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Answering ads -- pet peeves

Discussion in 'Band Management [BG]' started by dbd1963, Jul 18, 2012.

  1. dbd1963


    May 18, 2010
    Northern Virginia
    I'll bet people have groaned about this sort of thing before, but recently I've been trying to get into a 2nd band (because my first band only gigs once every other month -- actually, not even that, on average).

    I've answered so many ads, and I've run into a set of predictable (now) issues that get my goat.

    1. In my email I carefully answer every question posed in the ad, and then ask a few of my own. 9 times out of 10, the ad poster ignores my questions when he/she gets back to me.

    2. In the cases where there is a delay in responding to my query, it is often the case that the ad poster will ask that I get back to them asap.

    3. After some initial interest from some of the bands, things will just stop on their end. There's no "Oh hey, we found someone, good luck!"

    4. A couple of times, weeks later, the ad poster tried to start back up again as if nothing had happened. I would be fine with "We tried a guy out and he didn't work, are you still interested?" rather than, "Man, work got really busy and stuff, yeah, where were we?" (If work gets really busy for me, I'm capable of writing a short note that alerts people who are waiting on a response for me.)

    I don't go off on these folks, I don't even mention that I was peeved, but I don't take the gig from them either. I figure, communication problems now = other problems later on.

    But it turns out that my policy really cuts down on my options..

    I've decided that I'm going to spend my extra energy practicing and learning things I skipped when I was younger until I'm such an awesome bassist getting into a great band is no problem.

    (Don't tell me this won't work -- I really do need the practice..)
  2. BelleNoireBass


    Apr 18, 2012
    Bay Area
    You don't work in the corporate world do you?
  3. Slowgypsy

    Slowgypsy 4 Fretless Strings

    Dec 12, 2006
    NY & MA
    Suggestion... Rather than answering ads claiming to be looking for someone... post your own ad looking for a project. Might yield different results.
  4. bassinplace


    Dec 1, 2008
    That's internet communication for ya, rife with bs. No way around it, just gotta wade your way through it.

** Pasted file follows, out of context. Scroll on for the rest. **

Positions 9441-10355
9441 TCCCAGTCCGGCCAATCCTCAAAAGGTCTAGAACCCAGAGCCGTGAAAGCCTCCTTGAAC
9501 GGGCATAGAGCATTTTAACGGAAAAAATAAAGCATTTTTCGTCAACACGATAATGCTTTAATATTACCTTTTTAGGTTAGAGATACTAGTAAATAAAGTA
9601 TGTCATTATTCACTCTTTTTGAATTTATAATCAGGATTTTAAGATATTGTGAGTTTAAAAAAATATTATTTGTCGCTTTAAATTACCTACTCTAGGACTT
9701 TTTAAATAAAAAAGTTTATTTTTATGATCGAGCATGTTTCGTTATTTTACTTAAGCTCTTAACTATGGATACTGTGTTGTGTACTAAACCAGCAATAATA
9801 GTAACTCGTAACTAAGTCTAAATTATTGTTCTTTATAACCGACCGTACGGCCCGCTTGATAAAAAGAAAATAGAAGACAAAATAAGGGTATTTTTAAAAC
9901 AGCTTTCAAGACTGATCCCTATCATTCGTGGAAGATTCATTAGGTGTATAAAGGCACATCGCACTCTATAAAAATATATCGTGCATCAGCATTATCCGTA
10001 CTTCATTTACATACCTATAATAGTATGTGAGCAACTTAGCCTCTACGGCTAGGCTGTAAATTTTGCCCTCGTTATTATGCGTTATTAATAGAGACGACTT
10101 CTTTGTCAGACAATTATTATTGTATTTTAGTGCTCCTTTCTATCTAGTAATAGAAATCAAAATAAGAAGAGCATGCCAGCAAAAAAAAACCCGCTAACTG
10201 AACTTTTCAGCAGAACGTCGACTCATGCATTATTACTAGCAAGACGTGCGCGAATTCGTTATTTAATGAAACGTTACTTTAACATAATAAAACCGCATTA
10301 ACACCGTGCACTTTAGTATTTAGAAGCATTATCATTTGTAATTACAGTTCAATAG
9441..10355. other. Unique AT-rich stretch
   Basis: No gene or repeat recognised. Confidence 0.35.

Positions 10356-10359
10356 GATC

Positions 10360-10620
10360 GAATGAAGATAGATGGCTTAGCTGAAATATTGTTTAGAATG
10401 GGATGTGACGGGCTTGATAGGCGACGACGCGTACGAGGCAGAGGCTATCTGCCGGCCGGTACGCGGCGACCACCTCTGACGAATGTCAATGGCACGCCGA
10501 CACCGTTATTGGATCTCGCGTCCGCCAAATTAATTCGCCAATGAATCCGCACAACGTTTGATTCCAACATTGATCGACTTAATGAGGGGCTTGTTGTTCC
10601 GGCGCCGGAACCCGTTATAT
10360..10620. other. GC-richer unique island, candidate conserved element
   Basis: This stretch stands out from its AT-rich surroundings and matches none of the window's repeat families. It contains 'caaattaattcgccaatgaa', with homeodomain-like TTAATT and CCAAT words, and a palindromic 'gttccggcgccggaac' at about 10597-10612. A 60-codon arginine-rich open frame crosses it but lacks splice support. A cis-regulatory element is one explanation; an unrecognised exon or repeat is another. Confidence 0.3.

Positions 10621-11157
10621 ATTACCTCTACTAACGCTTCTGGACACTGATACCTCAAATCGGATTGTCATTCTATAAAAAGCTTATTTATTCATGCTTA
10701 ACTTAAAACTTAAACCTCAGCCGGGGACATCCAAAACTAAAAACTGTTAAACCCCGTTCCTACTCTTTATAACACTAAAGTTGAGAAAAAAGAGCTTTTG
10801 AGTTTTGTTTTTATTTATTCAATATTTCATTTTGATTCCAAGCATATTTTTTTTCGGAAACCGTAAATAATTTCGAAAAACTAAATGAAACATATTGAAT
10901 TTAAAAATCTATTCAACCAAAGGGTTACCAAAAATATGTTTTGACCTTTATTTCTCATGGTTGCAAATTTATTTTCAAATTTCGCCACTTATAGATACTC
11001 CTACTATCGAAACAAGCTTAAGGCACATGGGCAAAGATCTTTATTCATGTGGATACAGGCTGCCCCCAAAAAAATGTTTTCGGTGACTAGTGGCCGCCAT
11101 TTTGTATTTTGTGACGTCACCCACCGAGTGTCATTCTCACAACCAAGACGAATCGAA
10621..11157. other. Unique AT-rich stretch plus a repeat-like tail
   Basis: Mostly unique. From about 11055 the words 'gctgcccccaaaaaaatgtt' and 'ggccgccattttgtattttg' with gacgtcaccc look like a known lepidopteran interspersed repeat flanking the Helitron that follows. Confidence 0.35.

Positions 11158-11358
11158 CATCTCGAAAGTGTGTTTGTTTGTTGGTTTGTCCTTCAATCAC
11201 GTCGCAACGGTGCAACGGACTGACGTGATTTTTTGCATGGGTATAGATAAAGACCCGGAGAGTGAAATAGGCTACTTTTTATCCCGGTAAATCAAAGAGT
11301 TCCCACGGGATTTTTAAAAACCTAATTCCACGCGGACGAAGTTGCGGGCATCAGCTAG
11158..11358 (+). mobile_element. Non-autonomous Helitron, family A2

5. craig.p


    Sep 28, 2008
    New Hampshire
    Well, I've been at this for 42 years, and about all I can tell you is that what you're experiencing is the norm for the business, especially in CL Vacantville.

    Unless you're talking about a professionally-managed band, in which case the rules are often rigorous and inflexible. Those can be a breath of fresh air to someone who believes in standards of conduct. Depending on region, though, they can be hard to find, and even if you do find them, they often grab their players from their pre-established networks, and rarely if ever advertise or reply to ads.

    The bright side of your story is that, in every case, you ran into trouble *before* you became part of a band. I think your policy is valid, since it seems to be working in that regard. After all, your policy is *supposed* to cut down on your options, right? I mean, it's supposed to weed out the crappy ones, and leave you with far fewer and far less-frequent (but far better) ones. Just depends on how you set your filters. You're like me in that you set yours pretty tight. That's ok, as long as you're willing to wait for something finally to squeeze through the ruleset.

    Just manage your expectations, be patient, and keep at it.
  6. dbd1963


    May 18, 2010
    Northern Virginia
    I did post one trying to start a project, but that wasn't successful either. People I know said that they don't use CL for starting a band, they network. I've only been back into the band thing since last October, so I have to pay some dues I think..

    And my age is a problem for a lot of people -- Once they find out I'm 48, unless they are around that age or older, show's over! DC has a lot of bands full of young folk.